Is your child addicted to electronic media?

More and more parents are becoming aware of the potential negative effects of electronic media (e.g. social media (Facebook, Instagram, etc.) video games, YouTube, etc.). You may have noticed that more is being written and discussed regarding how it is actually the aim of electronic media platforms to capture the minds of people, especially children, and exploit them for profit. As one article states: “With each passing day, new and more influential persuasive technologies are being deployed to better take advantage of children’s and teens’ inherent limitations.”

Persuasive technology and children effects

This field of research is called “persuasive technology”, in which digital machines and apps- including smart phones, social media, and video games- are designed to change human thoughts and behaviors. This field is based on psychological research and seeks to create digital environments that users will feel fulfill their basic human drives (e.g. to be social, to attain goals and objectives) better and more easily than the real world alternatives. While persuasion techniques work well on adults, they are particularly effective at influencing the still-maturing child and teen brain. The end result is that many children and adolescents wind up feeling the “need” to spend countless hours in social media or playing video games in order to feel happy and successful. In doing so, many of the developmentally important activities of childhood are ignored, and some children feel empty and unfulfilled if they are not allowed to spend time with their electronics. Consequently, an addictive like reliance on the electronic medium develops. You can learn more about the subject at the Stanford Persuasive Tech Lab website.

As with all possible addictions, some people are more susceptible to a particular addiction than are others. But just as parents in today’s world need to be on the lookout for signs in their children of addiction to drugs and alcohol, they should be vigilant for signs of addiction to electronics. There are some general things to be looking for which may suggest the presence of an addiction to anything such as noticeable changes in your child’s mood (e.g. mood swings, increased irritability) and/or behavior (e.g. altered sleep patterns, declining academic interest and performance, etc.).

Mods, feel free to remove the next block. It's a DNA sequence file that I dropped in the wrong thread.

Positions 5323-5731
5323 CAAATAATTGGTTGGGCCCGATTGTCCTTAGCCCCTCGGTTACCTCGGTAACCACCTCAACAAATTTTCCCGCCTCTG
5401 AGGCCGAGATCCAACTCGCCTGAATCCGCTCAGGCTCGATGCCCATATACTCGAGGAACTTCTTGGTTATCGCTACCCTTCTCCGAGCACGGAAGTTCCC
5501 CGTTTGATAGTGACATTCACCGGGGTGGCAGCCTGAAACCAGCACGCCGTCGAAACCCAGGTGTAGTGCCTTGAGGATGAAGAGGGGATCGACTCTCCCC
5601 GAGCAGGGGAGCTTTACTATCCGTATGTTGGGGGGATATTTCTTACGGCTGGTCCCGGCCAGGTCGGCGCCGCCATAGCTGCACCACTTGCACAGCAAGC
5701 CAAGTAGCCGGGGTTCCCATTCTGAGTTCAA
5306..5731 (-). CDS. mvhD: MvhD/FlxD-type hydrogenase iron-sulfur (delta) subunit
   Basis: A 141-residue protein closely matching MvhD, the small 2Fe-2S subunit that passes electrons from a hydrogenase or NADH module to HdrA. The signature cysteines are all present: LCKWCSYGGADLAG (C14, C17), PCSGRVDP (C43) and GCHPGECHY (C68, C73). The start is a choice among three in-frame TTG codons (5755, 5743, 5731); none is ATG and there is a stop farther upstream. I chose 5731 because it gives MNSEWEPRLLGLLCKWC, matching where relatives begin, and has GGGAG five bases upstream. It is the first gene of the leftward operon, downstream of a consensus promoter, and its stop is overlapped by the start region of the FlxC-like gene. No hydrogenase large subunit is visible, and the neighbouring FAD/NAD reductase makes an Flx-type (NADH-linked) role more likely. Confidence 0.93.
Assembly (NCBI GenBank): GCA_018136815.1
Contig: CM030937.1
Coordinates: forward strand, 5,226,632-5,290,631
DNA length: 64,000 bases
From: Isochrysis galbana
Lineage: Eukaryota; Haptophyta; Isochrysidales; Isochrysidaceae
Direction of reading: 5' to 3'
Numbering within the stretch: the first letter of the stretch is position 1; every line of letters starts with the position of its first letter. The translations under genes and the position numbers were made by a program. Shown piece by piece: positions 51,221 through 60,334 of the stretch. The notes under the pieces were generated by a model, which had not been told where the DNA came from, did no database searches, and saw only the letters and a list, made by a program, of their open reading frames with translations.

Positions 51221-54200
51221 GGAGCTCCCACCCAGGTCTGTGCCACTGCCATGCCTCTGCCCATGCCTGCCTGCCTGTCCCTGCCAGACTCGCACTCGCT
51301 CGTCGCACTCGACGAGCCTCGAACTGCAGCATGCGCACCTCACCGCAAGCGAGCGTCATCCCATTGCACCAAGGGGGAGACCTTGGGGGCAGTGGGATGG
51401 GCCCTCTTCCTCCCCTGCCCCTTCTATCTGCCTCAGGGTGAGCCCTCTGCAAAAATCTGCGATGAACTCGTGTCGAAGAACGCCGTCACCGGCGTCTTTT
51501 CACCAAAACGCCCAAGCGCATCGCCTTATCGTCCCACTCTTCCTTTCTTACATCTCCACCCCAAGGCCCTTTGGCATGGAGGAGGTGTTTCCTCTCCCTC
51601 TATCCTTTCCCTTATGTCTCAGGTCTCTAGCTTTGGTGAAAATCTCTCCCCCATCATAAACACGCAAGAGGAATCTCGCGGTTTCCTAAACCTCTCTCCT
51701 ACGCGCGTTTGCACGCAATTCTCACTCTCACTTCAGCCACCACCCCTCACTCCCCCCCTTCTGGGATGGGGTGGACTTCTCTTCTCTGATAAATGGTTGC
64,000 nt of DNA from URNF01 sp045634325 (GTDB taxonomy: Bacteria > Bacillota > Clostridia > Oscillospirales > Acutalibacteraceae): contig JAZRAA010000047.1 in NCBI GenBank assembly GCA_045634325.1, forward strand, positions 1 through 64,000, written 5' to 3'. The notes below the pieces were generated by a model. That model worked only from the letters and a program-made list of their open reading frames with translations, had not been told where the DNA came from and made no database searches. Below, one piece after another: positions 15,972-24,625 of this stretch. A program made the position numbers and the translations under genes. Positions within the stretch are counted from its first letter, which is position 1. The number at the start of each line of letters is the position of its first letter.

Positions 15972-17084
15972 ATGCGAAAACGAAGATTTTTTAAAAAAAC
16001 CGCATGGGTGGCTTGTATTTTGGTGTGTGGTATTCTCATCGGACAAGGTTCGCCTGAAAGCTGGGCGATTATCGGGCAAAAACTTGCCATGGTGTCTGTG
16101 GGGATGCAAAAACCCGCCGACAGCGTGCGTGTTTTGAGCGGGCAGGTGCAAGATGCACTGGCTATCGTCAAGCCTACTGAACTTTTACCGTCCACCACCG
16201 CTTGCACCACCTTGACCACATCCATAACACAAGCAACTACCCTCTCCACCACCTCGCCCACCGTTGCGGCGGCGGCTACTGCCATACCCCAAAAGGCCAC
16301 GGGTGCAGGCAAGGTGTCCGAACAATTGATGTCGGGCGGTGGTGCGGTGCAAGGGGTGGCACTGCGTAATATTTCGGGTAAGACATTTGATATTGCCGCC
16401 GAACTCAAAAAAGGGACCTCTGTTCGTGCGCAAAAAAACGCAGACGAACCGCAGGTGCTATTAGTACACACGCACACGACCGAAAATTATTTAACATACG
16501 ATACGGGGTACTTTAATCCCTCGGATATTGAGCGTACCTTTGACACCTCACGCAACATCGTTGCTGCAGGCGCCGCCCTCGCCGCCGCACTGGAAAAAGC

child staring at a tablet

Is my child addicted to technology?

Some specific things to be on the lookout for to suggest a possible problem with the use of electronics are things like: angry, defiant reactions to attempts to limit electronics use; use of electronics when the person would otherwise be sleeping; sneaking the electronic device into their bedroom after having been told to leave it out of the bedroom; missing family or social functions due to electronics use; a decline in interest in other activities; etc.

How do I help my child with technology addiction?

If, as a parent, you become concerned with your child’s use of electronics, there are things you can try to implement to help if you have not already done so. Here is a list of technology addiction habits you can try:

  • Institute periods of “tech time out” where all the electronics in the house are to be turned off for certain specified periods during the day.
  • Instate tech free days or even weekends to provide your child with breaks from electronics and a time where other activities may be encouraged.
  • Make your child’s bedroom be technology free by removing televisions, computers, cell phones, etc. This way you can be sure that when your child is in their bedroom they are not engaging in the use of electronics.

If you have tried these and other things and you continue to be concerned with your child’s use of electronics it may be time to seek the advice of a professional experienced in this area. There is emerging research to suggest that excessive use of electronics can actually have adverse effects on a person’s brain. At Sadar Psychological and Sports Center we have ways to evaluate the person and their brain functioning to determine if and what interventions might be considered to address current problems or to avoid future problems.

You May Also Like…

Quarterly Response: Spring 2024

Quarterly Response: Spring 2024

Practitioners who receive our quarterly Mindful Learners Newsletter have the opportunity to submit their questions for...

Soltane Training

On April 31st through May 1st and May 14th through 15th, 2022 a BCIA accredited course in neurofeedback (EEG...